4. Actually, it isn't a filter at all, or even close to one. Full wave means rectifying the entire sine wave of the incoming AC. Half was only takes the positive alternation and converts it to DC while blocking the negative alternation. This is why there is a 60 hertz flicker when a half wave rectifier is used.
  5. Hey Mike, glad you got everything going! Yes, it is quite an addiction and just when you think you have everything figured out, something will go wrong and you will be pulling your hair out again. But that's part of the challenge. And always keep in mine that people here are a great resource.
  6. Thanks RAB. We have had a lot of people stop by when we are outside setting up and tearing down. They tell us how they have made stopping by our display part of the Christmas tradition. That's all the incentive we need to keep going. Thanks again for your kind words.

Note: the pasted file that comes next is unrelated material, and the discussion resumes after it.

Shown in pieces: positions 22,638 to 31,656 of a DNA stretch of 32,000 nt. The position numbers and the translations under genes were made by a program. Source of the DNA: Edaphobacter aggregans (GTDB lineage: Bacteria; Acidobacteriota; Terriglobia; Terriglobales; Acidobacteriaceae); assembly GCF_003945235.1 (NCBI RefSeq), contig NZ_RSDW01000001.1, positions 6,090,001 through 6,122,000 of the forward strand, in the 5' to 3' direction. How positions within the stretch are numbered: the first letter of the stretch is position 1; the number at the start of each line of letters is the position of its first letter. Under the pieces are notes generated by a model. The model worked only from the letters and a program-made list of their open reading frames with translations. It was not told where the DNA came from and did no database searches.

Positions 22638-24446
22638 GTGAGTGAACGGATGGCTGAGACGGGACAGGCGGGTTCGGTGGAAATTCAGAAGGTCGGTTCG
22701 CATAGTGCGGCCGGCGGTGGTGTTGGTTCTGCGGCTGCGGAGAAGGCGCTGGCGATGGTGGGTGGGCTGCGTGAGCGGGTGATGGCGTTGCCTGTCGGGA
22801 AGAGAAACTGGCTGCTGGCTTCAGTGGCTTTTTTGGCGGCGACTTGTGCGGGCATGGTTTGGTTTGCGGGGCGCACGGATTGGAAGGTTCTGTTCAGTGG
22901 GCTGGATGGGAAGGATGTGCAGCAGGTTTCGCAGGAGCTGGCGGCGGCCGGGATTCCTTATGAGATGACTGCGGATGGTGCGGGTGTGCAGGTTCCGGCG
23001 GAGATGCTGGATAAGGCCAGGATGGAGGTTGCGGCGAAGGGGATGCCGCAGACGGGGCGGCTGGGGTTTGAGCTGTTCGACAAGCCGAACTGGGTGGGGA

7. Hey Sidetrack, thanks for the idea. I will try that!!! And maybe the cardboard on the bottom will stop the hornets from making a next in them too.
  8. As mentioned above, the rib should go to the wide blade, which is neutral. But be careful not to think it is ground even if they are bound together in the panel. White is neutral, green is ground, black is hot. If your wire doesn't have a rib, then it will have some other marker, like lettering.
  9. I haven't used it, but still have doubts about the need for it. The price alone would make it cost prohibitive for many people here due to the number of extension cords we use. I have 224 LOR channels and that equates to a lot of extension cords. I have most of the connections lying on the ground. I didn't have any GFCI issues this year, even when things were buried under the snow. Then had rain the next night that melted most of the snow so things were plenty wet. As the poster above states, take a good look at the items in your display, they may be the bigger culprit.
  10. I found a great deal yesterday at Hobby Lobby. Bought 50 boxes of red, 100 count incandescent lights at 66% off. Seems the color incans are getting harder and harder to find.
  11. Takoda

    Merry